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How the Attica prison uprising started — and why it still resonates today

In September 1971, prisoners at Attica prison in update New York revolted in protest of inhumane living conditions.
In September 1971, prisoners at Attica prison in update New York revolted in protest of inhumane living conditions.

Fifty years ago, Attica maximum security prison in upstate New York was infamous for its harsh conditions. Prisoners were issued one roll of toilet paper each month. Asking for more meant risking a beatdown.

Arthur Harrison, who was sentenced to five years in Attica in 1971, says Black prisoners were treated especially severely. "It reminded me of the things I used to hear about on plantations in slavery," he says. "They treated us like we weren't human."

On Sept. 9, 1971, tensions boiled over as more than 1,000 prisoners, including Harrison, revolted, seizing 39 guards as hostages and gaining control of the prison. Documentary filmmaker Stanley Nelson tells the story of the uprising in his new film, Attica.

Nelson describes the takeover as a terrifying event — for both prisoners and guards.

"There were sociopaths and psychopaths in the yard," he says. "And it was this really strange dynamic that you have to be scared of the people in the yard, [and] you've got to be scared of law enforcement, which are on the walkways in the towers that surrounded the prison with guns, aiming guns down on all the prisoners in the yard."

The standoff in the prison became a national drama as reporters and TV cameras were allowed inside the prison yard as one of the prisoners' demands.

Five days after it started, the uprising ended in a bloody assault by law enforcement. Harrison was shot in the back of his arm, and 39 prisoners and hostages were killed, all by law enforcement gunfire. After the smoke cleared, prisoners were stripped naked and forced to crawl through a latrine and then to run down a hall between two rows of guards who beat them as they ran.

Nelson says the story of the Attica prison revolt is one about race, class, power and prison reform — themes that remain resonant today.

"Conditions in prisons have probably gotten a little better [since 1971]. They get more toilet paper now," he says. "But there's two million people in prison ... in the United States. Two million people will not see the sky at night tonight."


Interview highlights

On guards forming "goon squads" to beat the prisoners at night

Harrison: They would come in with four or five guys; they would rush a guy in a cell. You have no way of keeping four or five guys off you unless you were Superman or somebody like that. Then they would beat you down, drag you out the cell and take you to the box where you would get beaten again.

Arthur Harrison was a 21-year-old inmate at the time of the Attica revolt.
/ Showtime/Firelight
Arthur Harrison was a 21-year-old inmate at the time of the Attica revolt.

Nelson: The conditions were just horrible, and the guards were not trained at all. ... Attica in New York is about 250 miles from New York City. And it's in a very rural community and the only jobs there would be dairy farming or working in the prison, and the community was all white. ... But also, at the same time, coming in from the outside was change. There was George Jackson who was preaching change, and Malcolm X and the Black Panthers and the Young Lords. That was all happening at the same time.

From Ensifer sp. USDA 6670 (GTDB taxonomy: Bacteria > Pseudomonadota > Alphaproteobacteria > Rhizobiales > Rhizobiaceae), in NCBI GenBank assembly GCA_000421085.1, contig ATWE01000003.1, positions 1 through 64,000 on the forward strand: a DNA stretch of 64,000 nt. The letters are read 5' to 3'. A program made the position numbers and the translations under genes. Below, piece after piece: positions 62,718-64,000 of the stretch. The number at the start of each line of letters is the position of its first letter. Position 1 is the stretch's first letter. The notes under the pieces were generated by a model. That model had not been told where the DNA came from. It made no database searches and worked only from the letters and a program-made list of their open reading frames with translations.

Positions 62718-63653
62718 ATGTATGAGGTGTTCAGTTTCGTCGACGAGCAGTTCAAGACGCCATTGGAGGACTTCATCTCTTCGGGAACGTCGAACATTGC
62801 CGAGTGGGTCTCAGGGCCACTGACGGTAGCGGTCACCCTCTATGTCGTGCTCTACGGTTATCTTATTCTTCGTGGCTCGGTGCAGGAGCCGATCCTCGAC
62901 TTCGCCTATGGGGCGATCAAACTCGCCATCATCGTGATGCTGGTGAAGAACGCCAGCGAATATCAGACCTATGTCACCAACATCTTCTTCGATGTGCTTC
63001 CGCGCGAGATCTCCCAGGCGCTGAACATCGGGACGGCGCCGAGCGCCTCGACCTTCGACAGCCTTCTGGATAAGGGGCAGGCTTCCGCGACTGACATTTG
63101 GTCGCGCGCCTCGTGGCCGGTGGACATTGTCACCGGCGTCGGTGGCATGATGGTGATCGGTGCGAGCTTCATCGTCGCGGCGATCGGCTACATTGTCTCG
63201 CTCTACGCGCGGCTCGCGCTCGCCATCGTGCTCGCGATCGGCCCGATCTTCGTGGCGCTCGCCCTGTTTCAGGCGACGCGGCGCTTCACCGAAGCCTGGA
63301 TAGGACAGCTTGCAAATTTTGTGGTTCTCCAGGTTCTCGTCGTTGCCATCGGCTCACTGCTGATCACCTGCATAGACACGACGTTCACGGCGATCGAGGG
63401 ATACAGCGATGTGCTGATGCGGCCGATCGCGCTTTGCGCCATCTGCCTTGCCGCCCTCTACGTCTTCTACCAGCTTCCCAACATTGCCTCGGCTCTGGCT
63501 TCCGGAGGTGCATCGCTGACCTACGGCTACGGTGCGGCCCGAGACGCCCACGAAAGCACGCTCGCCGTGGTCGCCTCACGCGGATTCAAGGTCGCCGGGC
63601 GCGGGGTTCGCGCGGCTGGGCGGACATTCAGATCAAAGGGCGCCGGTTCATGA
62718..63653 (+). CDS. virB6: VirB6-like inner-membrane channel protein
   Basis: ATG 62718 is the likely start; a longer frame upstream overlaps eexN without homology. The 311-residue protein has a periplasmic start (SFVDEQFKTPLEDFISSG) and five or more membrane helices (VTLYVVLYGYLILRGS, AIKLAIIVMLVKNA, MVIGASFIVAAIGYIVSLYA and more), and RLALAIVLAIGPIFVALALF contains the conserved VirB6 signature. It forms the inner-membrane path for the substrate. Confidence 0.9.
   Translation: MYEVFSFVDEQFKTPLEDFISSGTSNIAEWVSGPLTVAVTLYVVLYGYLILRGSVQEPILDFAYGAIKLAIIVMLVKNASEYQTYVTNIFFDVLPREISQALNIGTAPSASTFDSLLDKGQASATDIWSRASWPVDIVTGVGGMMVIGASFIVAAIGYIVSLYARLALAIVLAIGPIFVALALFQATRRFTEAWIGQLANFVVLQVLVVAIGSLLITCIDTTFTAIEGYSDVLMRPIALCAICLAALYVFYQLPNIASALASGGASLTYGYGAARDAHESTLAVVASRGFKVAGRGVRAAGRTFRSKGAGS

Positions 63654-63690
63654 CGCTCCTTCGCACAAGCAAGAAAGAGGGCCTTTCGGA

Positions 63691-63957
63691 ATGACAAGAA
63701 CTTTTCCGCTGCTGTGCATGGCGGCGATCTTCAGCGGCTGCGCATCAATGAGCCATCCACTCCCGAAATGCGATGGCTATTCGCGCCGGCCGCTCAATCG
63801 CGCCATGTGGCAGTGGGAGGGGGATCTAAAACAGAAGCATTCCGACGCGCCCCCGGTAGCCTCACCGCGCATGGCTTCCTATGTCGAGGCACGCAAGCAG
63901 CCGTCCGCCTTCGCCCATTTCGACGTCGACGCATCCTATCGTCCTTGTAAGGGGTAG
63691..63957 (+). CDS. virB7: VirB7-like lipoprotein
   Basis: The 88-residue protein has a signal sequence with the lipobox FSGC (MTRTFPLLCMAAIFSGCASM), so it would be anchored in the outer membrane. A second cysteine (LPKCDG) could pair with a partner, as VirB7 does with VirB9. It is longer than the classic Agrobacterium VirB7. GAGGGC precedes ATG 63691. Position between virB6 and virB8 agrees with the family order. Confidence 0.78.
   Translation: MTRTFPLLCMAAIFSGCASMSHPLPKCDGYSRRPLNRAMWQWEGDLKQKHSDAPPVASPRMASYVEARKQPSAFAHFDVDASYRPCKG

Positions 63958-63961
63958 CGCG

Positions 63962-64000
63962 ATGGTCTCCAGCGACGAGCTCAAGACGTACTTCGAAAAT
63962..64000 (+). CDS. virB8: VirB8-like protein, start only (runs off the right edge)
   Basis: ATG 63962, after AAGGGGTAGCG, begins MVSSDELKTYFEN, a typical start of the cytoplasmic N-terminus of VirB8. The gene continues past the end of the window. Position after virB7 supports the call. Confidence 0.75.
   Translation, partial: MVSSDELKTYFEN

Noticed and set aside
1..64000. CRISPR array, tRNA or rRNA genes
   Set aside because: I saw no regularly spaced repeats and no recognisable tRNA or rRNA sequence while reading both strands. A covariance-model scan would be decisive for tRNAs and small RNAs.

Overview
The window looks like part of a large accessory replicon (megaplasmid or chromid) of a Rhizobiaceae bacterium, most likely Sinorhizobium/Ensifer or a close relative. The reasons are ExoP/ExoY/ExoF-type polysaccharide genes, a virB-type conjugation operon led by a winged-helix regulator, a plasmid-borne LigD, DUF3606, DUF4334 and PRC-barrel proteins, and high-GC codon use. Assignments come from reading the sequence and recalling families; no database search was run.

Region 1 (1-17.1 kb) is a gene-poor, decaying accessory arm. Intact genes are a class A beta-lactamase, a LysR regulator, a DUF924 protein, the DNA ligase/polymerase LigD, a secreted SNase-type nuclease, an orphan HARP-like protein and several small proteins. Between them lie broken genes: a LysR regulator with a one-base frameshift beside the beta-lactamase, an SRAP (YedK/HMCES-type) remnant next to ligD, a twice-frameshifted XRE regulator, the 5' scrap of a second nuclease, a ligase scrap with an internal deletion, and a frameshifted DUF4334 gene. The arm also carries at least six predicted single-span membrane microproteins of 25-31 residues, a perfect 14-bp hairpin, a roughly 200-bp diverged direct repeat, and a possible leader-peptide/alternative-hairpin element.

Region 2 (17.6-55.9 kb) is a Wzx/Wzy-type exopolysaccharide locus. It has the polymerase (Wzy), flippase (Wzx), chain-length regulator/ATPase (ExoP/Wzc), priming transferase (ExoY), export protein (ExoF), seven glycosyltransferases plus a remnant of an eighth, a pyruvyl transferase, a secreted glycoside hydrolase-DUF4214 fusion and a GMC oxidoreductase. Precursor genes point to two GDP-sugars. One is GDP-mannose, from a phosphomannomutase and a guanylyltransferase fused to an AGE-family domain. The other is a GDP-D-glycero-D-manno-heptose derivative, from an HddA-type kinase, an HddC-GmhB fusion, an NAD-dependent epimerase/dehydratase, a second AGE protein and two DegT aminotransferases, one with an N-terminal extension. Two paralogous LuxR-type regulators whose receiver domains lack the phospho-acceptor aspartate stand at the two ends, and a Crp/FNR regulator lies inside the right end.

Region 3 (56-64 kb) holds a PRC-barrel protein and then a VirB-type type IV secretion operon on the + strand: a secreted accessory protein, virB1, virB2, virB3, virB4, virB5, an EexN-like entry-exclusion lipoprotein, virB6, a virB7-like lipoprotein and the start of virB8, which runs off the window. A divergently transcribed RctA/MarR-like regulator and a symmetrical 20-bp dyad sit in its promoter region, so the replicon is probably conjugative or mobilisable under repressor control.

On how the uprising began

Nelson: Attica was divided into four sections, and the hallways all met at this place called "Times Square," so Times Square was like the center hub. And when the prisoners started to rebel, started to riot, they started banging on the gate at Times Square and one of the gates [had] a faulty weld in the gate, and the gate came down and broke, and the prisoners seized the guards there at Times Square. And so then the prisoners controlled the prison — and it happened really quickly. And in some ways, it was really because of this faulty welding job that was done, we think, from when the prison was first built.

On why they put the guards in prison uniforms

Harrison: The point for that was when someone would try to retake the prison with guns, like they did, they wouldn't know who the [were] prisoners [or] which one was a guard, so they would be careful about the shooting. There was a whole point of that. They wouldn't have come in blazing and shooting because they didn't want to kill their comrades, but they killed them anyway.

On the prisoners having 30 demands, including amnesty for the uprising

Nelson: The prisoners' demands were really just to be treated as human beings, they were: getting more toilet paper, getting more visiting hours, things like that, things that could easily be met. And to [prison commissioner Russell] Oswald's credit, he very quickly agreed to 28 of the 30 demands. The one demand that everything hinged on was amnesty, because the prisoners wanted amnesty, not for the crimes that they had committed outside of prison that got them there. They wanted amnesty for anything that was done in the rebellion, because there was a real fear that all of the prisoners would be tried en masse for everything — for destroying property, for injuring [guard Billy Quinn], for taking prisoners, kidnapping, everything. ... So the prisoners were asking for amnesty for anything that happened during the riot.